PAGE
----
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Upholstery: My Dwell Wing Back Part 2

February 20, 2012

Well, Boys and Girls get ready for another installment of my Upholstery Series: Dwell Wing Back Part 2! (Part 1 right here)
This time we are focusing on the seat, arms and adding piping with a little hand sewing thrown in. 
First the seat which can be tricky if you don't have your old fabric pieces but with some practice and some muslin it can be easier than expected. The muslin can save your main fabric (which is under the cushion so isn't really needed and many furniture makers often add muslin under the seat cushion to save fabric and cost). Sewing on some muslin can also help get around some of the arm posts that can be very hard to fold and cut around. Because you already have a seam you can line it up with one of these posts (my wing back has 2 posts inches apart). When you stitch your muslin to your main fabric, use very short stitches and back stitch often close to the edges. Then when you place your bottom piece on you can open up the seam as needed to fit around your posts. This will also create a vent effect that will help you fold and tuck around any other posts. You can see below that I placed my fabric on wrongside up to make any marks needed for sewing and cutting. But before I did any cutting I practiced any fold or tuck that would be needed just in case the fabric placement wasn't ideal. It is best to determine the finished look before any cutting. 
upholstery P2 1
Below you can see my practice tuck for the corner. 
upholstery P2 2
Now I am moving on to piping (To see more about piping check out my cotton cording post). I compared the piping placement on another wing back I have to come up with this placement but you can place it where ever you like. Just remember to keep it as close to the edge as possible. Don't stretch it, just lay it down and tack it in place. Remember, piping is your friend and can be used to cover unsightly but necessary tucks. It can cover mistakes if placed carefully. I like to tack it in lightly (don't hammer in the tacks all the way) so you can move it as you go if you need to. You will either be using some curve ease (if you want to read ahead on curve ease check out this blog), tacking strip or hand sewing another piece of fabric to your piping so try to keep that in mind when placing your piping.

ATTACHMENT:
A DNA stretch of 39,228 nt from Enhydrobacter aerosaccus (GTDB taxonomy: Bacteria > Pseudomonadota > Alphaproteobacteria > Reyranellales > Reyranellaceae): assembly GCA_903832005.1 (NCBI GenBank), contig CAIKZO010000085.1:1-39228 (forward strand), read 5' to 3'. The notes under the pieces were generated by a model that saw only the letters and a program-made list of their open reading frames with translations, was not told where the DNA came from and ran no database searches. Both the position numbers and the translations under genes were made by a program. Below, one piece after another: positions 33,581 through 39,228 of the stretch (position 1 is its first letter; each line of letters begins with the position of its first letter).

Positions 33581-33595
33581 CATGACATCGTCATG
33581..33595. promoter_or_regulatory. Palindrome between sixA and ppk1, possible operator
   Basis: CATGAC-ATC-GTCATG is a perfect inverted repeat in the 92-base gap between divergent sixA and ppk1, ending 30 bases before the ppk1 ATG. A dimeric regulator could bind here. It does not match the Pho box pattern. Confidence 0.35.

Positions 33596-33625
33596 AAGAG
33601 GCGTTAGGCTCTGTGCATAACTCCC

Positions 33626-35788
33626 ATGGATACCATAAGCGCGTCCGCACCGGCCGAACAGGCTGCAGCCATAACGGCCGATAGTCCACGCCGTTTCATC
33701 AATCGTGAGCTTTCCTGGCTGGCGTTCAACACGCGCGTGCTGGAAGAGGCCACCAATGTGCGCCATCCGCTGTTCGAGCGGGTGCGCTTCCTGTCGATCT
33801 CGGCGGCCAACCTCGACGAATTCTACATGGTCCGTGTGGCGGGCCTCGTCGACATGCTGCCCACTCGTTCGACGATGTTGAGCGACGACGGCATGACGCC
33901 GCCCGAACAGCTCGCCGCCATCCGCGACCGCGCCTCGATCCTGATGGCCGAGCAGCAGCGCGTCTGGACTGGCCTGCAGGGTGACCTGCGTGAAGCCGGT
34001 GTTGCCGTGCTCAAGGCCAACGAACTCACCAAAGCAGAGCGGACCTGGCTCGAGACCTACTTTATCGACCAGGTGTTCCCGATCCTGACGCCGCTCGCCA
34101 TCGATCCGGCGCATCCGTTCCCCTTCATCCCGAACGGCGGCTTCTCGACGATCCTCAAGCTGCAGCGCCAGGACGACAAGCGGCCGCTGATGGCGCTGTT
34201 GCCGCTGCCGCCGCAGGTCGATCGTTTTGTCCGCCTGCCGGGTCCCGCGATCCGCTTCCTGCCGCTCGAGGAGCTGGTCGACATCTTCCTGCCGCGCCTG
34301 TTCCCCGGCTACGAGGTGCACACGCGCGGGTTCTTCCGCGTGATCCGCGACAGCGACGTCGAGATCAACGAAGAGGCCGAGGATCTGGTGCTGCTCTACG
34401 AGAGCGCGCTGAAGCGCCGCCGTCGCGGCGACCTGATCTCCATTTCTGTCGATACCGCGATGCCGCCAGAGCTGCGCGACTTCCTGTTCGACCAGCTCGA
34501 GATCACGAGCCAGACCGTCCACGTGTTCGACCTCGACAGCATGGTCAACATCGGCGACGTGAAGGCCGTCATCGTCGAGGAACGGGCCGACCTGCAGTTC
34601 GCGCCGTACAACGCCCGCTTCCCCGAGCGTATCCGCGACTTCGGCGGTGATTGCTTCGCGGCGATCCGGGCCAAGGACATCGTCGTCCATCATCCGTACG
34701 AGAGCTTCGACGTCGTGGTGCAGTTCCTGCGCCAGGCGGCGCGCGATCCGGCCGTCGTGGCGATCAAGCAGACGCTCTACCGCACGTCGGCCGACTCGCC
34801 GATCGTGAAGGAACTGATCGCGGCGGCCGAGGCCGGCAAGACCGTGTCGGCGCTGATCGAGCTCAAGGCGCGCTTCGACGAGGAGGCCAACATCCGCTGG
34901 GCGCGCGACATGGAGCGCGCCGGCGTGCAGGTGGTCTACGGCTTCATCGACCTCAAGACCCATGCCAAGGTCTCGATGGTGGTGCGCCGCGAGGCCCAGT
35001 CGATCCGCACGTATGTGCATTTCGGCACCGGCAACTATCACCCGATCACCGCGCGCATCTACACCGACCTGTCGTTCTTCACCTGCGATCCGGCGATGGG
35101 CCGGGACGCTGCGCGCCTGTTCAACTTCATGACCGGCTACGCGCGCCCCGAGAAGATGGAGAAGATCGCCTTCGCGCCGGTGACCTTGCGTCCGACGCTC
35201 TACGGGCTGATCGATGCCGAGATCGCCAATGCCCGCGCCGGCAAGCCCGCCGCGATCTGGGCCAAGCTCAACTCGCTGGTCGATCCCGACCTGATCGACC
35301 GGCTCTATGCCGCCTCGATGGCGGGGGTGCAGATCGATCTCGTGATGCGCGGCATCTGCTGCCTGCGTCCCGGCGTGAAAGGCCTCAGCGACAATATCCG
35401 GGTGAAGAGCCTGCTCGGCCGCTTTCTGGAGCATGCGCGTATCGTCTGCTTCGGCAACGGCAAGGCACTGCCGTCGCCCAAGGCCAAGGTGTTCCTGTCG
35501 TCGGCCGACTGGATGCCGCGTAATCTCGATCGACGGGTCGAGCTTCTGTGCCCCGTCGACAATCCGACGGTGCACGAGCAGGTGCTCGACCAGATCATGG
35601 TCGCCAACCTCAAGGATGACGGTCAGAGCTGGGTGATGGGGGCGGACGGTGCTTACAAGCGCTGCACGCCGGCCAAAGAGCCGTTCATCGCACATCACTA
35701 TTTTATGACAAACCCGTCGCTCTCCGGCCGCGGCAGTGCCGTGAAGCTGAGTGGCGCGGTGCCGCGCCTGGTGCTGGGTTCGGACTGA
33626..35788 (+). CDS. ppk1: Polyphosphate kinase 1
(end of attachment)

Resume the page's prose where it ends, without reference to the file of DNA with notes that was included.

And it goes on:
upholstery P2 3
Make sure if you have overlapping piping that is matches on both sides. I hand stitched my bottom inside arm fabric to my piping before I hammered in my inside wing piping (though it is shown in place below, I later pulled up a little to add my inside arm piece).
upholstery P2 4
Below you can check out the hand sewing of the inside arm to the piping and inside wing. I was careful when cutting out this piece to make sure that it would hug just under the piping. This involved cutting it about 1-2 in above the piping and then lightly clipping almost to the piping so that the fold would curve with the wing. Don't clip down to the piping because then you can see some of the raw edge when sewing and it might pop out later with wear. Your fold only needs to look perfect when you are holding it in place. Below you can see how it sits below the piping a bit but when I was holding and pulling to determine the right fit it looked just right. You can see that where it has been sewn it looks just right. 
upholstery P2 5
See: it doesn't need to be perfect before. The hand sewing makes it looks just right. And you need some of these upholstery needles to make it easy peasy!
upholstery P2 6

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2 Comments

I like your new upholstery Series.Thanks

Wonderful post - I was looking for a similar article. Thanks for sharing this article to your reader. You give very nice information about this post.

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This page contains a single entry by published on February 20, 2012 10:01 PM.

Knitting Jogless Stripes was the previous entry in this blog.

Step in time! Step in time! (And wear a chimney sweep's hat while you do it.) is the next entry in this blog.

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